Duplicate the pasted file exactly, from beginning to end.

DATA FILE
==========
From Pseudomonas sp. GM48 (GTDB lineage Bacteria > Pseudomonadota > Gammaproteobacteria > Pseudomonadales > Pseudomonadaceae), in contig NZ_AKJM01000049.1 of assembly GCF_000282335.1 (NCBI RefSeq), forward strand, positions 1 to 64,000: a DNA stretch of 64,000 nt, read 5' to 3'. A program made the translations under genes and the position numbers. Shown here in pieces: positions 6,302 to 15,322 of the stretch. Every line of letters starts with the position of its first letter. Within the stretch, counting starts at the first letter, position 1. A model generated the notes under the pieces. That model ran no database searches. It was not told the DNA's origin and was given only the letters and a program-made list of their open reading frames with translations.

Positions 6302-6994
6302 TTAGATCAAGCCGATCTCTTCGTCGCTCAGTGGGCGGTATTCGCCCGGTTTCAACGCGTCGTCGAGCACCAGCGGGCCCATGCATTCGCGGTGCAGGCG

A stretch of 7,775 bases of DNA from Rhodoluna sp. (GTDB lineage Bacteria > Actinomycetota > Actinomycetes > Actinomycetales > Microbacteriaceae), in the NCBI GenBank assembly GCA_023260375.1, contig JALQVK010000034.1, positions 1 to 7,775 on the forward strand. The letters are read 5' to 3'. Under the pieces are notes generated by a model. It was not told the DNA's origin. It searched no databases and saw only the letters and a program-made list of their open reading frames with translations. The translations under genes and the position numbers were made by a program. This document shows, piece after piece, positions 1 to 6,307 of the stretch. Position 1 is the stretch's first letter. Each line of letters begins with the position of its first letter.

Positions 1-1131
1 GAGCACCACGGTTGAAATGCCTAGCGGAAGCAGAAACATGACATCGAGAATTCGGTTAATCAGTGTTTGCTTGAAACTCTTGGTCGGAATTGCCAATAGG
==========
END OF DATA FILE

From Pseudomonas sp. GM48 (GTDB lineage Bacteria > Pseudomonadota > Gammaproteobacteria > Pseudomonadales > Pseudomonadaceae), in contig NZ_AKJM01000049.1 of assembly GCF_000282335.1 (NCBI RefSeq), forward strand, positions 1 to 64,000: a DNA stretch of 64,000 nt, read 5' to 3'. A program made the translations under genes and the position numbers. Shown here in pieces: positions 6,302 to 15,322 of the stretch. Every line of letters starts with the position of its first letter. Within the stretch, counting starts at the first letter, position 1. A model generated the notes under the pieces. That model ran no database searches. It was not told the DNA's origin and was given only the letters and a program-made list of their open reading frames with translations.

Positions 6302-6994
6302 TTAGATCAAGCCGATCTCTTCGTCGCTCAGTGGGCGGTATTCGCCCGGTTTCAACGCGTCGTCGAGCACCAGCGGGCCCATGCATTCGCGGTGCAGGCG

A stretch of 7,775 bases of DNA from Rhodoluna sp. (GTDB lineage Bacteria > Actinomycetota > Actinomycetes > Actinomycetales > Microbacteriaceae), in the NCBI GenBank assembly GCA_023260375.1, contig JALQVK010000034.1, positions 1 to 7,775 on the forward strand. The letters are read 5' to 3'. Under the pieces are notes generated by a model. It was not told the DNA's origin. It searched no databases and saw only the letters and a program-made list of their open reading frames with translations. The translations under genes and the position numbers were made by a program. This document shows, piece after piece, positions 1 to 6,307 of the stretch. Position 1 is the stretch's first letter. Each line of letters begins with the position of its first letter.

Positions 1-1131
1 GAGCACCACGGTTGAAATGCCTAGCGGAAGCAGAAACATGACATCGAGAATTCGGTTAATCAGTGTTTGCTTGAAACTCTTGGTCGGAATTGCCAATAGG